What Has Been Happening with Ethereum in 2018?
Ethereum has emerged as the second most popular cryptocurrency project after bitcoin, which can be witnessed by the more than USD 50 billion market capitalization of its digital token ether (ETH) and the number of financial institutions and corporations who are running distributed ledger technology trials using the Ethereum blockchain.
2018, however, has so far been a bumpy year for ether holders as the value of Ethereum’s token has dropped substantially in value since mid-January.
Price Decline After January All-Time High
The price of ETH hit its all-time high of USD 1,412 on January 14, 2018. Since then, the ETH price has declined substantially - along with the rest of the crypto asset market - to currently trade at around USD 500. In March, ETH even was the worst performing digital token among the top cryptocurrencies.
While Ethereum is facing increased competition from other smart contract platforms, such as NEO, Stellar, Cardano, NEM and EOS, which claim to be superior platforms, the price of ether has also suffered due to blockchain startups who have held Initial Coin Offerings (ICOs) needing to sell the ether they raised to pay their bills in fiat currency.
Tim Enneking, founder and managing director of Crypto Asset Management, told MarketWatch:
“These companies [that have held ICOs] have expenses in fiat and are having to sell Ether to pay for them. They aren’t great traders and selling it into an already falling market is exasperating the fall.”
Bitmain’s New Ethash ASICs Miner
On April 3, the largest cryptocurrency mining hardware producer Bitmain announced the release of its new Antminer E3 Ethash ASIC Miner. This is the first ASIC (Application-Specific Integrated Circuit) miner that can mine ether and other cryptocurrencies that use the Ethash algorithm. Up until this point, Ethash-based cryptocurrencies have been ASIC-resistant and could only be mined using GPUs (graphics processing units) or CPUs (central processing units).
The introduction of ASICs mining creates fear of increased centralization, which can be found in the bitcoin and bitcoin cash mining pool distributions. That is why the digital currency project Monero, for example, has announced a hard fork following Bitmain’s release of a Monero ASIC miner to ensure the digital currency remains ASIC-resistant and to maintain a high level of decentralization.
Ethereum founder Vitalik Buterin, however, is not worried about the new ASICs miners potentially threatening the decentralization of “his” network. In a bi-weekly developer meeting, he said: "Getting everybody to upgrade is likely to be fairly chaotic and detract from more important things. So, at this point, I personally lean quite significantly towards no action."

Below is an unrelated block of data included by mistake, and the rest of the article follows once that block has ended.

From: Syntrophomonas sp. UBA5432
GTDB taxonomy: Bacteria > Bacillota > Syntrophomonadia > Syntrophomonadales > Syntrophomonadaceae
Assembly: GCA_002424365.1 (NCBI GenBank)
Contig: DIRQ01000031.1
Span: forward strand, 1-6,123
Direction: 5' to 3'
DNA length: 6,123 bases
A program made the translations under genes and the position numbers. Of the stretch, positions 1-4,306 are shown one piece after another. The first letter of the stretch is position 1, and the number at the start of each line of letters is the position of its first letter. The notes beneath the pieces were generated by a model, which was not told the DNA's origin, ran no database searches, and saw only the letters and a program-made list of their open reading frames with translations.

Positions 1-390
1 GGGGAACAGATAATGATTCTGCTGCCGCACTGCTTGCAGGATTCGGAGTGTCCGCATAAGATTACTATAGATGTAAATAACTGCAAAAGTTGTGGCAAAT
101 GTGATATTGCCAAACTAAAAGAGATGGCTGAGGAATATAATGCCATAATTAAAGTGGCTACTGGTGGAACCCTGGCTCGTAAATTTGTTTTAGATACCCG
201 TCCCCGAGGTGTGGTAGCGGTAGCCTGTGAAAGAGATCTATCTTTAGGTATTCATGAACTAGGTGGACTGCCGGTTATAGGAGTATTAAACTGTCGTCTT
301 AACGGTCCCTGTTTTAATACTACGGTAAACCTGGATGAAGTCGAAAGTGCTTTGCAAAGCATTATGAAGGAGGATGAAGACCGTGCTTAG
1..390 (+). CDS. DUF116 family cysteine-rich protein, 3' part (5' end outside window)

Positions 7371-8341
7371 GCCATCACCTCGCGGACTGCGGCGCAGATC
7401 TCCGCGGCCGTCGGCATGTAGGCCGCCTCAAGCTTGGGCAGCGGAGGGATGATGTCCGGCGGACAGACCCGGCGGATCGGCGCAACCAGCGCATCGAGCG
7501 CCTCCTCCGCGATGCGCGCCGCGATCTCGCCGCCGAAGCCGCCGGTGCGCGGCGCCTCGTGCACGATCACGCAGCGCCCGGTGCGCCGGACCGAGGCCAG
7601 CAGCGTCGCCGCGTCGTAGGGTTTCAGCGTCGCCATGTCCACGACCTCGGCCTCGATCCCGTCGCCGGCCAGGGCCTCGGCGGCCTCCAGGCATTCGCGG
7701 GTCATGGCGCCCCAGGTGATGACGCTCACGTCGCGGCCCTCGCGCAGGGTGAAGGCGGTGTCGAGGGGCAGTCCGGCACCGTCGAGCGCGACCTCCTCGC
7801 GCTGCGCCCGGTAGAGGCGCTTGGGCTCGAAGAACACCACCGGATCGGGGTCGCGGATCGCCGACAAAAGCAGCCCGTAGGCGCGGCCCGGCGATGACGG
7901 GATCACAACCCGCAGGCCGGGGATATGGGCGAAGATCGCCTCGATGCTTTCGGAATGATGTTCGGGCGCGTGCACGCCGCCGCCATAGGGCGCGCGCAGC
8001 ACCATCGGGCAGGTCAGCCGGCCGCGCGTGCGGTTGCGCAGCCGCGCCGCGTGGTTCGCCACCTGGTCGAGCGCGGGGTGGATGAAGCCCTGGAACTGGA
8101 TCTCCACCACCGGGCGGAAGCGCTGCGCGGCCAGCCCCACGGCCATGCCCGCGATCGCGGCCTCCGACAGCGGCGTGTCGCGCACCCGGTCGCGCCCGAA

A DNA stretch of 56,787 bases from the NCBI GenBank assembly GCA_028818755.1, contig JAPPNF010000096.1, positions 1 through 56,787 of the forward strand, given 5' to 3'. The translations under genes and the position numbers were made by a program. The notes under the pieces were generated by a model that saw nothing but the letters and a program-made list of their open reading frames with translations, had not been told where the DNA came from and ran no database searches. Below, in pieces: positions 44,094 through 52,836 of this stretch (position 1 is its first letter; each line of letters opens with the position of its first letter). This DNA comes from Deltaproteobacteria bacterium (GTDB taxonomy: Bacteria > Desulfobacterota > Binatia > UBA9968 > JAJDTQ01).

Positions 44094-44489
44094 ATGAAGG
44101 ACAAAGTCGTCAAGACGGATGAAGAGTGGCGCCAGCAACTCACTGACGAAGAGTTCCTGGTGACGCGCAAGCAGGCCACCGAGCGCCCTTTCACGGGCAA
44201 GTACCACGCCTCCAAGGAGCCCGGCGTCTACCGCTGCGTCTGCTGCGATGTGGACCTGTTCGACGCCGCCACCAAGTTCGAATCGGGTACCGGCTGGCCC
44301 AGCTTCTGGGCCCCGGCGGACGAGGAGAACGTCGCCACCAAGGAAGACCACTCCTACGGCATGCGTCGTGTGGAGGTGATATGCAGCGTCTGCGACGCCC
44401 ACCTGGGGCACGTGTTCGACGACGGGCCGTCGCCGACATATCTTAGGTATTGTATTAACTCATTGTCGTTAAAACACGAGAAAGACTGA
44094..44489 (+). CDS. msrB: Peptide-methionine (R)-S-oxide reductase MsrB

Furthermore, Buterin plans for the network to switch its proof-of-work (PoW) consensus algorithm to proof-of-stake (PoS) in the future, known as the Casper upgrade, which would eventually make all ether hardware mining obsolete.
While Buterin is optimistic about switching the Ethereum network from proof-of-work to proof-of-stake, a report by bitcoin derivatives exchange BitMex suggests that the likelihood of this switch happening is rather small.
In its report, the BitMex Research team wrote:
“Ethereum’s latest PoS proposal is the best proposal so far [...]. We think [...] it could make a net positive contribution to the security of the system. However, the system remains reliant on PoW mining, at least at the interim stage. [...] Despite the plan to use this proposal as a stepping stone, as part of a gradual shift towards a full PoS system, this could be more difficult to achieve than some in the Ethereum community think.”
On April 1, Buterin published a new Ethereum Improvement Proposal (EIP) which was intended as an April Fool's "meta-joke", but later he said that he believes the idea is "worth considering."
In either case, in EIP Buterin stated that he could envision capping the total token supply of ether at around 120 million in the project’s next software update.
More specifically, he wrote:
“In order to ensure the economic sustainability of the platform under the widest possible variety of circumstances, and in light of the fact that issuing new coins to proof-of-work miners is no longer an effective way of promoting an egalitarian coin distribution or any other significant policy goal, I propose that we agree on a hard cap for the total quantity of ETH.”
Buterin proposes setting the maximum supply ether at 120,204,432, two times the amount of ether sold in the token sale in 2014.
Given that this proposed change in monetary policy would result in a limited supply that could potentially be met with unlimited demand. Should this proposal be implemented, we can expect to see a rally in the price of ETH.